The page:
Inadequate, Poor-Quality Sleep Can Negatively Affect Diet
New research shows that, at least among college students, insufficient or poor-quality sleep can be an important factor between stress and diet.
Mary-Jon Ludy, PhD, as well as her colleagues Wan Shen, PhD, and HeeSoon Lee, PhD, all professors in the College of Health and Human Services at Bowling Green State University, were part of a worldwide team examining how the three factors are connected. While the project had long been in the works, the researchers needed to pivot and factor in the impact of COVID-19, both on the research methodology and on how students fared during the pandemic.
“What we discovered is that sleep has a big impact on so many other variables,” Ludy says. “If you don’t get enough sleep, you can be more susceptible to food cravings and your diet can suffer in a number of ways. The next day, you aren’t going to be as productive and your decision-making won’t be quite as good. Sleep is a time for us to recharge and reboot.”
The study, which spanned three continents and surveyed more than 2,500 students in April and May 2020, turned into a fully remote project with the onset of the pandemic. Ludy, Shen, and Lee joined colleagues at Michigan State University, Indiana University of Pennsylvania, International Medical University in Malaysia, Institute of Technology Sligo in Ireland, Leiden University College in the Netherlands, and the University of Taipei in Taiwan in creating an online survey and distributing it to students in seven countries.
“This was a silver lining to COVID-19,” Ludy says. “We never expected to be able to open this to a worldwide collaboration.”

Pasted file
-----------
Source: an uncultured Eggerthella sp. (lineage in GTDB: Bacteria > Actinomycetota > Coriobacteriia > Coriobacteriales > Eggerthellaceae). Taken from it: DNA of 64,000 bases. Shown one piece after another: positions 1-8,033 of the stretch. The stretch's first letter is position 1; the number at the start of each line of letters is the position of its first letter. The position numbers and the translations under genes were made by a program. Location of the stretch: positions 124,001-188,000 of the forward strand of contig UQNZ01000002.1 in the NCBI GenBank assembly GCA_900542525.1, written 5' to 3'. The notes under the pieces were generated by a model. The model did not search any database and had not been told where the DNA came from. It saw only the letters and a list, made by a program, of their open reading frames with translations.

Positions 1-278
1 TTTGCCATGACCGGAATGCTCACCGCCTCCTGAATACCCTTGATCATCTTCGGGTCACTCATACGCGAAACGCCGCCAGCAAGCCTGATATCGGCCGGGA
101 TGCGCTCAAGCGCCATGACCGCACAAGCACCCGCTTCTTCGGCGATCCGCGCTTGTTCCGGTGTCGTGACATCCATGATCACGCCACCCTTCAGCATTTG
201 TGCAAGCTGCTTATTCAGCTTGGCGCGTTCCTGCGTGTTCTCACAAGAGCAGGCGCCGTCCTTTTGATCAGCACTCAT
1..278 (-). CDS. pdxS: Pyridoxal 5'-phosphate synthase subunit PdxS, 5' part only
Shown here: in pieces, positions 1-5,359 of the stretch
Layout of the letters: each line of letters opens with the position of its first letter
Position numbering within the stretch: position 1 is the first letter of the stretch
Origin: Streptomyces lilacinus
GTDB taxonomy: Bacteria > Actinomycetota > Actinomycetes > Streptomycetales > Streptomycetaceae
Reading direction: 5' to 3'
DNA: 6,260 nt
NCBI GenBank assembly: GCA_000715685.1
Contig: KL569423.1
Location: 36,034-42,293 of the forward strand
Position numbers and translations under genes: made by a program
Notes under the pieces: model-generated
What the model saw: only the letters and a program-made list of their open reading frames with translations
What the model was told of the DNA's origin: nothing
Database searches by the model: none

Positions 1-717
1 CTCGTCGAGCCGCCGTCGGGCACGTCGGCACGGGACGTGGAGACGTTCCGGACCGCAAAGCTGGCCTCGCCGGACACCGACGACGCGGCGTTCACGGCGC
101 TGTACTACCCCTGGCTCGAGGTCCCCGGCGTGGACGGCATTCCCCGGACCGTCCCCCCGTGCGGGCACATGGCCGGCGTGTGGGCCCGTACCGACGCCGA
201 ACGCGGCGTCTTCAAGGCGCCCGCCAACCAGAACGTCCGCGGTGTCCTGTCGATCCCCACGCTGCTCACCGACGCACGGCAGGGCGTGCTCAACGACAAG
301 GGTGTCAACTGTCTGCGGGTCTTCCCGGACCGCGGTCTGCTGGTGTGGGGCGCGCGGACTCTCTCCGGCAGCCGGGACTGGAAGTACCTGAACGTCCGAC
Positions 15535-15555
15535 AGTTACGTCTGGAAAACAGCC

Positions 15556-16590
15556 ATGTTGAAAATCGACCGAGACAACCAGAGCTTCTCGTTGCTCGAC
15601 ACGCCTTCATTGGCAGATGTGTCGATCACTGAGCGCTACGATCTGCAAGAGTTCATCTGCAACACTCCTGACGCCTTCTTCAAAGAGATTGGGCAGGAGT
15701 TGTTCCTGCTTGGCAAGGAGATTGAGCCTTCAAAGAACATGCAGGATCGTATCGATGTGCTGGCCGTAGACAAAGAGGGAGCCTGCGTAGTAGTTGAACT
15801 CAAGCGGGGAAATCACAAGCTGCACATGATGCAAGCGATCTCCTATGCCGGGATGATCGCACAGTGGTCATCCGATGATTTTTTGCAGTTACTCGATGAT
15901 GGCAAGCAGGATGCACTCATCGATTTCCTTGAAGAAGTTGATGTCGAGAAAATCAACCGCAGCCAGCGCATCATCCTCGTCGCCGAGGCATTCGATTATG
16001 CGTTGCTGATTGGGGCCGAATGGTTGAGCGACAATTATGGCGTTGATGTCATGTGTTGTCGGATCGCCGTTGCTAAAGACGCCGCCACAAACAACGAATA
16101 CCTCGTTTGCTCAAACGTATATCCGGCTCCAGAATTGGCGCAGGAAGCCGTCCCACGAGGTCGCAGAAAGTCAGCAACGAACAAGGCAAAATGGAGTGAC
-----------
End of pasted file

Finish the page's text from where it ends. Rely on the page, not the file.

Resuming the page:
The other opportunity COVID-19 presented was to survey students when they were undergoing a particularly stressful time, especially when it came to financial stress. What they found was that higher stress levels led to lower consumption of vegetables and fruits and higher consumption of sugary drinks, resulting in a higher dietary risk score. Those experiencing high financial stress and high dietary risk were more likely to have poor sleep quality and shorter sleep duration.
Ludy’s interest in the topic stems from her longtime work in the field of college student health.
“The college years are such a critical juncture in your life where you have a number of paths to take, and it has a huge influence on your life,” she says. “If you can make good health and self-care behaviors a habit early, it can help you avoid or delay chronic health issues.”
Ludy says the study has broader implications for young adults in general, not just college students. Before starting her PhD program, Ludy worked as a dietitian, seeing patients on a regular basis for counseling. One thing she sees missing from those assessments is discussing sleep behaviors.
“I never asked about sleep, and I think about that a lot now,” she says. “It isn’t a standard part of the assessment, and it should be. We should be asking patients to reflect on their sleep habits just like we would ask them to track their diet and monitor their mood. There’s no real cost involved in sleeping a few more hours a day or developing healthy sleep patterns—it’s feasible to change, we just overlook it. We need to ask the question and bring recognition to the importance of sleep.”
Ludy says there are a few simple steps to getting better rest such as trying to go to sleep at the same time each night and removing the distraction of phones and other electronic devices 30 to 60 minutes before bedtime.
“There’s no long-term reward for a shorter amount of sleep,” she says. “If you get adequate sleep, it can help you to lower stress levels, make better food choices, and improve your academic performance.”— Source: Bowling Green State University